Rineke Dijkstra is well known for her portraitures of people, but what is perhaps her most interesting work to me in reference to this typological research. Her Beach Portraiture work is interesting as it came from a personal idea when Dijkstra “photographed herself immediately after swimming a gruelling 30 laps. She thought that fatigue would lend the photograph an emotional immediacy. It did.”(SMITH, 2012)  The work is set up so all the subjects look all the same; again to avoid any discrepancies in the images. In this work, the viewer can look at the impact of time on the people in general.  We look at the age of the people, and in their faces we see some vulnerability in them.


Finally, even though I have talked about his work already, in Impact by Paul Smith, his images again are all performed in the same manner, shot the same, same lighting. As the work is presented in an evidential way, it has to all be the same. So it comes under that typological idea of repetitive shots. What’s interesting is that the story behind the bullets are not related in most cases, but its the way that they are presented which is where the link together.

So overall, what I have gathered from this is that if I was to go down on a typological approach to shooting my images, I need to bear in mind that I need all the images to be repetitive in the way they are shot; so this means that they all to taken roughly at the same angle. And with that comes the same lighting; in all of the above photographers they have maintained the same lighting throughout to light the subjects evenly, especially with the backgrounds being used.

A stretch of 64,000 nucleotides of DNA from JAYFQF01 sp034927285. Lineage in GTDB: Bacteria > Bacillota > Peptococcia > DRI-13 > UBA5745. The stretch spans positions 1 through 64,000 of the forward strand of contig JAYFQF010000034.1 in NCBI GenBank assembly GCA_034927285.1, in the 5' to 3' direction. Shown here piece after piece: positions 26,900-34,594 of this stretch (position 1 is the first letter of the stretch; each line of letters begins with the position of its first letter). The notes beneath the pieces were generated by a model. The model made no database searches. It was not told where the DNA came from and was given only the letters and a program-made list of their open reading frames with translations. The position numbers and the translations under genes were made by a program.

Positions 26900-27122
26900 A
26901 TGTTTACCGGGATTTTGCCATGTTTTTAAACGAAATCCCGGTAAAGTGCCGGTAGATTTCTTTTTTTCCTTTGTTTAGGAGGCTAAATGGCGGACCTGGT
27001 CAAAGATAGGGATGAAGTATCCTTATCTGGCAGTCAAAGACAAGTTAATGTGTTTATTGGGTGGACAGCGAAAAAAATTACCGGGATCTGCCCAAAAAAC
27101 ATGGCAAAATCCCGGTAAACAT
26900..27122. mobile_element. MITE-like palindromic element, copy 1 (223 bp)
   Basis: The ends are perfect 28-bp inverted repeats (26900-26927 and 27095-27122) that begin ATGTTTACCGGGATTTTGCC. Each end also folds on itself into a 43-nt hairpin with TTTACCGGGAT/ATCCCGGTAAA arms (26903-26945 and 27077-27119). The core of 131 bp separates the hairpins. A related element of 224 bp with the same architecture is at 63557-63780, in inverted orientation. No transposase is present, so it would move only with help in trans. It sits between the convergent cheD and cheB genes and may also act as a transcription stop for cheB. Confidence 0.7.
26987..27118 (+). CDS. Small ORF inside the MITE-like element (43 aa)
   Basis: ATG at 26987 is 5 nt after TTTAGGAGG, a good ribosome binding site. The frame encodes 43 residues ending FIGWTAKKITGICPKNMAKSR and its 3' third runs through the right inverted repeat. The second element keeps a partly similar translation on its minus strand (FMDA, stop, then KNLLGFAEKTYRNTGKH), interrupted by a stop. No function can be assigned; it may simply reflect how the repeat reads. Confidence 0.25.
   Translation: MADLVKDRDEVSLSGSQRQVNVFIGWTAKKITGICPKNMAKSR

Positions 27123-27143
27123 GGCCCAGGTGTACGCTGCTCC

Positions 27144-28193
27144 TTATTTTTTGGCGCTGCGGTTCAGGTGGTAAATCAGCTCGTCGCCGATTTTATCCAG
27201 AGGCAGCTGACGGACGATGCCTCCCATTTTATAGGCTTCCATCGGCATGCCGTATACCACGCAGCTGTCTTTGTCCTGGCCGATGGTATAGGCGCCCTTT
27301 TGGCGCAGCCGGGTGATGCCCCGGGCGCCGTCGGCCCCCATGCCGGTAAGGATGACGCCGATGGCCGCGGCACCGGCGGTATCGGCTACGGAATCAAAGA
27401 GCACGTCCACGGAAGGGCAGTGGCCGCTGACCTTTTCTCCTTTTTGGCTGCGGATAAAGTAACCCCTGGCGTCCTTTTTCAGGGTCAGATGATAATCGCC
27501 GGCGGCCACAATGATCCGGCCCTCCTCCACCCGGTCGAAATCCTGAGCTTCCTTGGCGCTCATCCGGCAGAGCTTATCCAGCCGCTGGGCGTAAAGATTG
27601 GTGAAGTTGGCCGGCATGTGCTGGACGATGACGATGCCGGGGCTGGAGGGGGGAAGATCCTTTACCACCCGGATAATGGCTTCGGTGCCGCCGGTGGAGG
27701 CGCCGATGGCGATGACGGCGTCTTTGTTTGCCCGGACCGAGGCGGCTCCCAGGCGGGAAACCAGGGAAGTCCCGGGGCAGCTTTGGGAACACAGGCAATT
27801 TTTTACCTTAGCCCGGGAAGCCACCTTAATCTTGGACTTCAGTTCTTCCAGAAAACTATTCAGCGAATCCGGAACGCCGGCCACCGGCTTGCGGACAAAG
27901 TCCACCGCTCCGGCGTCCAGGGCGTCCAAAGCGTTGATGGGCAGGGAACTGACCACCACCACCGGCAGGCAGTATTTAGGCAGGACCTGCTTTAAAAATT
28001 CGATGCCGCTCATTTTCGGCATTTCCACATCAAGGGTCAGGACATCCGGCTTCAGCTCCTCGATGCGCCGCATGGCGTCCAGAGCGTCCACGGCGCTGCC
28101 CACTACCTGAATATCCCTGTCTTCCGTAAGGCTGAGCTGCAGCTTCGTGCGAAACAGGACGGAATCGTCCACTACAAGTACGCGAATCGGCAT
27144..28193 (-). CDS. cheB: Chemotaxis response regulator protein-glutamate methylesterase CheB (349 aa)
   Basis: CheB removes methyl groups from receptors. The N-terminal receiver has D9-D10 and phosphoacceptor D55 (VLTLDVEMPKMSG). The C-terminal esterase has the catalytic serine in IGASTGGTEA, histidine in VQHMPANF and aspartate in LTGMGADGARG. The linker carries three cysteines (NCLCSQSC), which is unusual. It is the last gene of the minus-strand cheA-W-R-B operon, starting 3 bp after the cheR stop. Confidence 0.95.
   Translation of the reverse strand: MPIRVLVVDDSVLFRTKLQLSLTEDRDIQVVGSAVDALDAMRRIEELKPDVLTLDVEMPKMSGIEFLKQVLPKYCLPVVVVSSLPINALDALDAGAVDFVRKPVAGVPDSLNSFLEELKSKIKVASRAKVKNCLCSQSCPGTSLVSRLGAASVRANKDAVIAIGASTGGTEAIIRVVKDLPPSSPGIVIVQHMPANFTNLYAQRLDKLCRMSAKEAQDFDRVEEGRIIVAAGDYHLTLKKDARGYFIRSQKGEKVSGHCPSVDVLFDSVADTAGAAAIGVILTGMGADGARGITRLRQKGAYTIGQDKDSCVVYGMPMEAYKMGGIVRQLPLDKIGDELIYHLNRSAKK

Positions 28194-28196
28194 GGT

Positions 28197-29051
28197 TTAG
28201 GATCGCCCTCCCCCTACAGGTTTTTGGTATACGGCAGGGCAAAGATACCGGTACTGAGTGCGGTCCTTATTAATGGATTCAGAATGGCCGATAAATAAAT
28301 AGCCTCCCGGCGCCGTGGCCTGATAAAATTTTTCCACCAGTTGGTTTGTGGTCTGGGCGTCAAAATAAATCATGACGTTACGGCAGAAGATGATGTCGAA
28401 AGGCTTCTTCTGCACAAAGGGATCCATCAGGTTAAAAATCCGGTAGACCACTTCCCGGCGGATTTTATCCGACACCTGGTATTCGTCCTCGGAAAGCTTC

This is all important to note as if I was to present all my images as a grid, having the uniformity and consistency will be key to showing a repitive nature, but also to allow the viewer the chance to take up their own investigation into the work.

Caird, B. (2012). Photographic Typologies: The Study of Types. [online] Redbubble Blog. Available at: http://blog.redbubble.com/2012/04/photographic-typologies-the-study-of-types/ [Accessed 23 Nov. 2014].

Phaidon, (n.d.). How the Bechers made the boring beautiful | Photography | Agenda | Phaidon. [online] Available at: http://uk.phaidon.com/agenda/photography/picture-galleries/2011/november/18/how-the-bechers-made-the-boring-beautiful/ [Accessed 24 Nov. 2014].

SMITH, R. (2012). Rineke Dijkstra at the Guggenheim Museum. [online] Nytimes.com. Available at: http://www.nytimes.com/2012/07/06/arts/design/rineke-dijkstra-at-the-guggenheim-museum.html?pagewanted=all&_r=0 [Accessed 24 Nov. 2014].

Stimson, B. (2012). The Photographic Comportment of Bernd and Hilla Becher. Tate Papers, [online] (1753-9854). Available at: http://www.tate.org.uk/download/file/fid/7229 [Accessed 24 Nov. 2014].

Theophanidis, P. (2011). James Mollison Photography: “James & Other Apes” (2004). [online] APHELIS. Available at: http://aphelis.net/james-mollison-photography-james-other-apes-2004/ [Accessed 24 Nov. 2014].

Tyler, S. (2011). Typologies – Steve Tyler Photography. [online] Cargocollective.com. Available at: http://cargocollective.com/stevetylerphotography/Typologies [Accessed 23 Nov. 2014].